AP/SOCI 3630 6.0A
The Sociology of Education
January 22, 2014
The Growth of Critical Race Theory
• CRT offers: A critical examination of the role of the state and societal institutions.
• It addresses the social construction of difference and interlocking systems of
• Situates power relations at the center of the analysis of race and social difference.
• Focuses on the urgent need for a social system that is more representative,
equitable, inclusive and capable of responding to the concerns and aspirations of
• CRT emphasizes the role of narrative/storytelling to analyze racism.
Critical Race Theory and the AntiRacism Movement
• Antiracism is defined as an action oriented strategy for institutional and systemic
• It addresses racism and the interlocking systems of social oppression in diverse
• It suggests that racist institutional policies and practices are central to the
problems of racism today.
• Thus, anti racism refers to the measures and mechanisms designed by the state,
institutions, organizations, groups and individuals to counteract racism.
• Aims of antiracism are by definition oppositional
Anti Racism Education
• Antiracism education may be defined as an action oriented strategy to interrogate
racism and the interlocking systems of social oppression for the purpose of
institutional and systemic change particularly in educational and pedagogical
• ARE was formulated in the USA and Britain, appearing in Canadian context in
late 1980s and is still evolving.
• Result of minority communities drawing attention to the way racism limited life
chances of their children.
• Aiming to change discriminatory institutional and organizational policies and
• Based on the principle that race is anchored in experiences of racial minorities in
society and in the school, and that antiracism is a tool for social change.
• From late 1980s to the mid 1990s: a catalyst for some boards of education to
develop new policies.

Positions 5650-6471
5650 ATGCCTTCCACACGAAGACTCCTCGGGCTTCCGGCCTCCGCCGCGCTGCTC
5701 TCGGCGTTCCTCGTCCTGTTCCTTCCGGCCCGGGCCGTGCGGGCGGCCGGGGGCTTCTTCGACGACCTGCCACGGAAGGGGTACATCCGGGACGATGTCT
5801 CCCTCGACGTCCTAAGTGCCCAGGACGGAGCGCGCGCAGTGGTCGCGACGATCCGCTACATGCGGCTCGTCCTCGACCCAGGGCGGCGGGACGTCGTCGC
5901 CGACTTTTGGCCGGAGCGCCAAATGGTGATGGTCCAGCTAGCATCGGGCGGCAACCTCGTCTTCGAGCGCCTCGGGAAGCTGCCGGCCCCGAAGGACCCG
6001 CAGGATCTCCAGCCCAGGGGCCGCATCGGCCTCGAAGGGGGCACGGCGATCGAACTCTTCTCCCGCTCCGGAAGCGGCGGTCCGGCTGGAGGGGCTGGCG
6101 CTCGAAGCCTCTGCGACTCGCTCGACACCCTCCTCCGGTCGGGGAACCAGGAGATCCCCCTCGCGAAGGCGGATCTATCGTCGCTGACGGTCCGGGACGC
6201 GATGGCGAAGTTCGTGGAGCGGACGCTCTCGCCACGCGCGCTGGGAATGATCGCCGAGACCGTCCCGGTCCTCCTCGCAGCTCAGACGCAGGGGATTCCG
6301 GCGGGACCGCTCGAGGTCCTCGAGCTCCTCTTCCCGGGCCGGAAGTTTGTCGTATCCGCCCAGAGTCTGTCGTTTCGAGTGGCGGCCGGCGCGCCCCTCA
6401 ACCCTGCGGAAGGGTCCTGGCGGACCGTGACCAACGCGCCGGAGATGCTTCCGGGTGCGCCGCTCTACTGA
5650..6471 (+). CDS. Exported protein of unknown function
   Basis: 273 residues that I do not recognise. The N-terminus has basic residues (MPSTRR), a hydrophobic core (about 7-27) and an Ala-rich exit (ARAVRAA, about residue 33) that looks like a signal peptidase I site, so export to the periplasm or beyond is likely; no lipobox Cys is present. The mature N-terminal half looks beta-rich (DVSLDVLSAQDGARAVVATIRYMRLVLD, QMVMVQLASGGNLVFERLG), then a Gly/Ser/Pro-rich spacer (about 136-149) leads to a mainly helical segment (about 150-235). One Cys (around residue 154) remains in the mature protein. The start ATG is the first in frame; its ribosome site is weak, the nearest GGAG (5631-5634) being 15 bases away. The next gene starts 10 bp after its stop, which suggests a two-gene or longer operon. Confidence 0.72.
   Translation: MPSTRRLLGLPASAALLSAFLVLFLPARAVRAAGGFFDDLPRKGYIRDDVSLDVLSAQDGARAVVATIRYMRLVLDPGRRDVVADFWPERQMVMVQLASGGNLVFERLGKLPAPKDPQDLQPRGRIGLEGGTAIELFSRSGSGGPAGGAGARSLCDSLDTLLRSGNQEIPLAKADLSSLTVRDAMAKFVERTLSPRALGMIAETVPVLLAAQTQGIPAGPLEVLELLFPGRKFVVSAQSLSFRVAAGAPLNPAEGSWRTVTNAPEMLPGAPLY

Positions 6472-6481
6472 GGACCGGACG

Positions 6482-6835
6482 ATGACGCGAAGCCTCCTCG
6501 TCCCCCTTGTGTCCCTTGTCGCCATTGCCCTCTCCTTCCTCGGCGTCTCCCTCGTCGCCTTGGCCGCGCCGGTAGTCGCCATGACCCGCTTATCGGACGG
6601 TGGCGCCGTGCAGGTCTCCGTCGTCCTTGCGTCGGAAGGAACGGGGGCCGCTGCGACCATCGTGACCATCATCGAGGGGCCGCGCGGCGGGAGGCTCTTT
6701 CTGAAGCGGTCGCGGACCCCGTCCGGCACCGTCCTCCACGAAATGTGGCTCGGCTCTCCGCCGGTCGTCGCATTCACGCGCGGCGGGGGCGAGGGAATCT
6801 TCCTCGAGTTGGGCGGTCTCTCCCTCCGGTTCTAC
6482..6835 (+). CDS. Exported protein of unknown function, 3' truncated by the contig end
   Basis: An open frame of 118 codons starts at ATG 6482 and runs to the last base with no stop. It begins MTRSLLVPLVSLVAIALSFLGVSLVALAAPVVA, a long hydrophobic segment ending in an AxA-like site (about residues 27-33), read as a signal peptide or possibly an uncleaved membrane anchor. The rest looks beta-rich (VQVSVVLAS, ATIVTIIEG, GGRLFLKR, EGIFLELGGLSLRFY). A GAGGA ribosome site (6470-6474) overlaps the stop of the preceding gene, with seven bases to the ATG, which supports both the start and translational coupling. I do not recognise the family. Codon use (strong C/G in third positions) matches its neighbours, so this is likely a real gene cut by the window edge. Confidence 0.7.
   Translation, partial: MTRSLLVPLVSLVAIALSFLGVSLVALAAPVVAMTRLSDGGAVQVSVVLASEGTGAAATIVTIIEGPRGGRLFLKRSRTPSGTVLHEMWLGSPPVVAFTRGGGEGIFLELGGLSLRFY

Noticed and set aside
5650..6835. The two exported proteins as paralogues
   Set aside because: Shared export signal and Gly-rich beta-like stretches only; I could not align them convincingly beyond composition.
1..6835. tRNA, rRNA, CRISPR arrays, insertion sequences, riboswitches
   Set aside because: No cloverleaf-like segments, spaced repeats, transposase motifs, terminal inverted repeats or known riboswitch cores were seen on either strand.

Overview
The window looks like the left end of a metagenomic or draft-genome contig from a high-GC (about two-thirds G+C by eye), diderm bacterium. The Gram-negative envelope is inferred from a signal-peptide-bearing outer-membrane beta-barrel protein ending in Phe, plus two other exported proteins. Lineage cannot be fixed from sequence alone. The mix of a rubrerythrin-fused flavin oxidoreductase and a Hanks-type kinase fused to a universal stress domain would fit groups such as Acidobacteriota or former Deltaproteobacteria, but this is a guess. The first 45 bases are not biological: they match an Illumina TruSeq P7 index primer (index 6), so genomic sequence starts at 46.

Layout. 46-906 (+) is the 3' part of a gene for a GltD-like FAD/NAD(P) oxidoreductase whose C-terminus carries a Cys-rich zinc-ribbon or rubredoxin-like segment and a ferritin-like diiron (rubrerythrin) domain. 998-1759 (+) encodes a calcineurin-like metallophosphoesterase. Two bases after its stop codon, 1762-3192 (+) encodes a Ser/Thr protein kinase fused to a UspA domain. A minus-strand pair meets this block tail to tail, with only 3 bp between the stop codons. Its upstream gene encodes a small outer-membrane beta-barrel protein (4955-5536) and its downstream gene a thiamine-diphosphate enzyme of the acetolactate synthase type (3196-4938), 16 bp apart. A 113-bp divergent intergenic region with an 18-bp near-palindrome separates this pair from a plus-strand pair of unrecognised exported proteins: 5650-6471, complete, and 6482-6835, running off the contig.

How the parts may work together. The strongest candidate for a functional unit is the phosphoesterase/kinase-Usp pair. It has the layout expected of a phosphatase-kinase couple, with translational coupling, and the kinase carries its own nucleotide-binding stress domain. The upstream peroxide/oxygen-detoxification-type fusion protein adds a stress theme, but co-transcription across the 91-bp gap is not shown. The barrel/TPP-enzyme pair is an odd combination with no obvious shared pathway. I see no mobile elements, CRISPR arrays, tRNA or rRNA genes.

• Introduction of various programs including:
Training educators in antiracism
Reviews of personnel practices
Analysis of assessment and placement procedures Introduction of employment equity strategies
Review curriculum materials to identify racial bias
Development of AR curriculum resources and strategies
Basic Principles of Anti Racism Education
1. Recognition of the social effects of race, despite the concept’s lack of scientific
2. Recognition of intersections of all forms of oppression
3. Acknowledgement of the power and privilege of whiteness in society (Du Bois)
4. Acknowledgement of marginalization and delegitimation of certain knowledge’s
5. Acknowledgement of the need for a holistic understanding/appreciation of the
6. Acknowledgement of a relationship between identity formation and schooling
7. Acknowledgement of the need to address the challenge of difference and diversity
in schooling, and by extension, in the larger society.
8. Acknowledgement of the role of education in the production and reproduction of
racial, class, and gender inequalities.
9. The acknowledgement that school problems experiences by students cannot be
understood in isolation from larger social, economic, and political issues in
10. The questioning of the views that sees ‘family’ or ‘home environment’ as a source
of the problems that students experience in schools.
Racism in Canadian Education
• Educational institutions form a system of structured inequality based on race,
• Racialminority and white students have similar career and professional
aspirations when entering the school system, the outcomes are markedly different.
Formal Curriculum (FC)